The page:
GreenMountain Coffee (GMCR): New CEO Brian Kelly has wasted little time in exercising his operational skill at the Vermont based specialty coffee company. The company's recent announcement of a workforce reduction comes on the heels of comments we made more than a month ago suggesting that some form of restructuring might be imminent.
Although the company says the job cuts represent less than 2% of its North American workforce, management expects a one-time pre-tax charge of $600,000 to $650,000 in its second fiscal quarter.
While GMCR also expects the impact of the charge to be immaterial to its fiscal second quarter 2013 results, the company has not filed any related financial disclosures nor has it updated previously issued guidance. Under FASB ASC 420 how the cost(s) and liability of the charge will be recognized depends on various factors.
Restructuring efforts are intended to make sacrifices in the near-term for the better good of the enterprise in the long-term. From an analytical perspective there are several general observations for investors to consider with respect to any restructuring.
- Firms employing conservative accounting policies (e.g., short useful lives and immediate expensing of plant-related expenditures) will likely have smaller amounts to write off.
- Some firms may take restructuring charges for several years in an effort to avoid a large, single-year earnings hit.
- Other firms may maximize amount of charge in a given year to convey all bad news at one time.
Ultimately, if the estimated restructuring charge proves too large (small), income from continuing operations in a later period will include a correction that increases (decreases) reported earnings. This provides a means for firms to shift income across periods.
Given GMCR's ongoing SEC investigation and widely publicized criticism of the company's controversial accounting practices, we had expected Mr. Kelly to come out swinging the axe more deftly. We also expressed similar concerns regarding GMCR's operational inefficiencies in an article published last December.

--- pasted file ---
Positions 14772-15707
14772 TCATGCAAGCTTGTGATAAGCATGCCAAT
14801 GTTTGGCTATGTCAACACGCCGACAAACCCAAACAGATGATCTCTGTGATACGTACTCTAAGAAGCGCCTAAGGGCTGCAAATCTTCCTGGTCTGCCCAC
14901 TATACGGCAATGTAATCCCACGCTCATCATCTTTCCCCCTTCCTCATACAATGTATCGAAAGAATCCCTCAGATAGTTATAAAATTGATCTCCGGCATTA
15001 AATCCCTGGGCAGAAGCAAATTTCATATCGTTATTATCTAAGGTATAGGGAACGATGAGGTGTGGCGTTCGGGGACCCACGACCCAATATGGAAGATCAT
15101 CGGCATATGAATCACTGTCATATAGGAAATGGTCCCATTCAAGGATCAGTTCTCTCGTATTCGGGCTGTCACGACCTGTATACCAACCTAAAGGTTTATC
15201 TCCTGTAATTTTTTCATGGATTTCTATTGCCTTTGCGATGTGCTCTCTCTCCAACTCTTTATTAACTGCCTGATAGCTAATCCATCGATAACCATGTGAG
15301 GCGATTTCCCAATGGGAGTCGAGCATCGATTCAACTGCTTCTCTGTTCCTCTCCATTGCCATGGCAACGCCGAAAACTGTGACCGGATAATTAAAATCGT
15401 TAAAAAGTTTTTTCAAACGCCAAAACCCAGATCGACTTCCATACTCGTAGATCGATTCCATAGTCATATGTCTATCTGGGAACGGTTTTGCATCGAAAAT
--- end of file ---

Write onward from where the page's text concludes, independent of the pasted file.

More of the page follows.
Considering that the restructuring announcement comes in a year that GMCR is expected to grow revenues by 15-20%, we can't help but think more "rationalizations" will be announced going forward.
With shares of GMCR up 34.5% in the past three months, investors appear quite positive on GMCR's future prospects. However, restructurings and "optimization" strategies are never precise nor a singular event.
In the case of GMCR, we view the announced job cuts as potentially the tip of a restructuring "iceberg". While a $600,000 - $650,000 charge may seem trifle to an investor of an $8 billion market-cap company, one should be reminded of the cock-roach theory: when you see one, more will likely follow.
GMCR recently emerged from a five-year hyper-growth phase to a vastly moderated forward growth expectation. Amidst this peak-to-trough shift the company went from capacity constrained to excess capacity and under utilized assets.
Thus, a rationalization of these assets or as CEO Kelly stated in the Q1 2013 earnings call, "we can make the assets we have sweat harder" makes perfect sense (see transcripts page 7, CEO Kelly's response to BofA/Merrill Lynch analyst Bryan Spillane).
Again, it is our belief that GMCR, under Kelly's leadership will eventually realize the operational efficiencies such as outlined in the recent job cut announcement. Yet, investors need to realize that the hyper growth "era" generated very little in free cash-flow or returns on invested capital.
Now, the company is faced with having to "rationalize" asset inefficiencies in an environment of moderating revenue expectations. An investor has to ask themselves several questions.
How is it that GMCR can produce seemingly robust growth in shareholder equity (red line) during the past five years when returns on invested capital (orange line) only recently in 2011 showed some signs of life? Meanwhile "free" cash-flow (blue line) suddenly turns positive in late 2012 and at a similar time when returns on invested capital have flattened.
The financial statements have long been warning us to concerns of poor earnings quality. At the very least, this distortion between shareholder equity, cash-flow and ROIC would suggest that earnings management may have been a primary driver to the company's historical results and torrid growth.
Clearly, CAPEX can't be blamed for dismal asset returns as the company expects to cut CAPEX spending this year as a means to preserve cash. We recognize that Mr. Kelly is identifying the operational issues and that the wild party did not occur on his watch. However, the job cuts though modest, sends the signal that house cleaning has commenced.
We do not know how it will play out except that big parties (think acquisition binges) often result in even bigger messes. If GMCR is going to improve its operating leverage, attention to gross margins will be critical to this objective. The common denominator to achieving this will be to extract returns on invested capital more productively.
Often, a restructuring is one way to optimize profitability, margins and asset returns. Unfortunately, short-term pain can be manifested in messy hits to shareholder equity and future earnings growth.
Our bearish tune hasn't changed much over the past several years, despite an impressive rebound in GMCR shares in recent months. That said, the likelihood of further equity destructive charges could in our view negatively impact the stock price as the restructuring progresses.